Friday, November 9, 2007

Democracy Matters

The book I have been into lately I have a of love-hate relationship with. It’s by a guy named Cornel West and is called Democracy Matters. It has this great picture of West on the front; leaning forward with his hands pointing at you, wearing these great Malcolm X style glasses and a look that says, “I know a lot that you don’t.” West is an Ivy League professor who is an accomplished scholar, philosopher, and intellectual, who writes with an eloquence reminiscent of a 17th century rhetorician.

His thesis: “The aim of this book is to put forward a strong democratic vision and critique, rooted in a deep democratic tradition, forged on the nightside of the precious American democratic experiment – a tradition of Socratic examination, prophetic practice, and dark hope.”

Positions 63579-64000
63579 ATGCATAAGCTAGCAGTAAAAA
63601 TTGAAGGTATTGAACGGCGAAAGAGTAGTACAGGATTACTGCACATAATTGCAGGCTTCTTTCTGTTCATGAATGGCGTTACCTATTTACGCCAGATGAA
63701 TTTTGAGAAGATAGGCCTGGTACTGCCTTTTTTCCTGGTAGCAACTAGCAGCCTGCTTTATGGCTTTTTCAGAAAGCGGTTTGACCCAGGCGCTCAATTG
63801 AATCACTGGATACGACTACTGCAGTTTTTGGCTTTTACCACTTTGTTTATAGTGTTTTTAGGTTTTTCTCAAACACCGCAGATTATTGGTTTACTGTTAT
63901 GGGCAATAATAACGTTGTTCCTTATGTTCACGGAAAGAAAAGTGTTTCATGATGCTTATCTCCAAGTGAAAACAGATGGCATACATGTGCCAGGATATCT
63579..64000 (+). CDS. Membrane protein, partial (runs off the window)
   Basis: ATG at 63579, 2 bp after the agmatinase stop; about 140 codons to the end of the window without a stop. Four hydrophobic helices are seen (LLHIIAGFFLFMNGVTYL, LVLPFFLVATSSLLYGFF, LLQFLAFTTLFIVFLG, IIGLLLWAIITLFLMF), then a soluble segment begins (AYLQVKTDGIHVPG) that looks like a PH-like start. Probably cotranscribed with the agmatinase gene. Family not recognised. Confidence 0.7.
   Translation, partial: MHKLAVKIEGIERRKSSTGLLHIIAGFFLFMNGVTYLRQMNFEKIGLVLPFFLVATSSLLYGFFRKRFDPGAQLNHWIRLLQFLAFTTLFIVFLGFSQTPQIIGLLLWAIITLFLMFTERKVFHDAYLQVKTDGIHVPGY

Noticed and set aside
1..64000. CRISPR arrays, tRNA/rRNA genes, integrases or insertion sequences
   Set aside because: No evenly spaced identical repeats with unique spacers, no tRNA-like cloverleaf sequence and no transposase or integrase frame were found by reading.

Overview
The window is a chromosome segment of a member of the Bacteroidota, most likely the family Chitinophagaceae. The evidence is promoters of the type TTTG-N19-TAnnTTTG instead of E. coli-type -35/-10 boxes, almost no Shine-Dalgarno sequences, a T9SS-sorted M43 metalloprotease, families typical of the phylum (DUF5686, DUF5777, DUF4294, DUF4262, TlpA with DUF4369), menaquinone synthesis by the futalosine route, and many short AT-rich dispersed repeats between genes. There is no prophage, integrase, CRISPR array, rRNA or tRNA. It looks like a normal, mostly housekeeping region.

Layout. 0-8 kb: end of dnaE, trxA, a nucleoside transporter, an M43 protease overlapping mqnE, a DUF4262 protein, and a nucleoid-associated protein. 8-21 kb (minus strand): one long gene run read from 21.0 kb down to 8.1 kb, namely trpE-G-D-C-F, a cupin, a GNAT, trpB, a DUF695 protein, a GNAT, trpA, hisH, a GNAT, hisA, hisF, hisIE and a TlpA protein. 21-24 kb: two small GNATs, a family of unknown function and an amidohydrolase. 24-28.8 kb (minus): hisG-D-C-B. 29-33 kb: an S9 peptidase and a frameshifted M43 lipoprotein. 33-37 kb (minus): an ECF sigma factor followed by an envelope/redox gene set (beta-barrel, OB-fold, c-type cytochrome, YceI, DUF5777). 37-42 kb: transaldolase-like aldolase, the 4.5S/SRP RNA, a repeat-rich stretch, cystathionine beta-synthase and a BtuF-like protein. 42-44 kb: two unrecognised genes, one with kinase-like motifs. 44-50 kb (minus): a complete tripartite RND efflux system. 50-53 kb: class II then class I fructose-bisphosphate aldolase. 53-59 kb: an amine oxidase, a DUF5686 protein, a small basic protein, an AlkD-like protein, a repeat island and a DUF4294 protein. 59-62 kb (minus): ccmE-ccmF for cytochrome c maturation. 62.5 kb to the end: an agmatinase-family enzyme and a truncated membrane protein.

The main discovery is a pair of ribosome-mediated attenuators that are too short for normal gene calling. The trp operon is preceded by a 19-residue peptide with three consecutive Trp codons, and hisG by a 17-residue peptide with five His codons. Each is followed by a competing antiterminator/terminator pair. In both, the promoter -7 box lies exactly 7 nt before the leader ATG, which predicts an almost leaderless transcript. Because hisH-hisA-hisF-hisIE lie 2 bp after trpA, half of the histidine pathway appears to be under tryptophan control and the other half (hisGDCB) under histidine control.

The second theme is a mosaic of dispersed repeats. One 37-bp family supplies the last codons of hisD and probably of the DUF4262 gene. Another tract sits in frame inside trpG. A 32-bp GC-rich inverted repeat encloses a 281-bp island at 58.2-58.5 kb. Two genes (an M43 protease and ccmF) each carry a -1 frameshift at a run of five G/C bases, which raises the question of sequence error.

Every sentence is packed with information and ideology, and to get the most out of this book I have found that I have to carefully read each page and really take my time. So the love part is that I love his form of writing, I love the points he makes, almost philosophical in nature, and I love that he hasn’t given up on the century old idea of methodical, eloquent and meaningful writing. To read this book really is like reading something written a hundred years ago, except for all his references to current events. The book was published in 2004, at the height of the Iraq invasion, and is the sequel to his highly acclaimed book, Race Matters. And that is where the hate part comes in…well, maybe not quite hate, its more of a disagreement really. He makes no bones about the fact that he is pretty far to the left, and he spends a bit of his time early on beating the Bush administration, which I have some problem with because in some ways it seems like such a cop-out because its such an easy/trendy thing to do. But he is careful to, eventually, critique the democratic side of the political spectrum, which I appreciate. He goes on to talk about race, equality, hypocrisy, nihilism, politics, greed, corruption, and a variety of other things that taint our democracy. It’s really a great read overall, and, though I obviously don’t agree with his every point, I have loved learning from his ideas, and picking up some new vocabulary.

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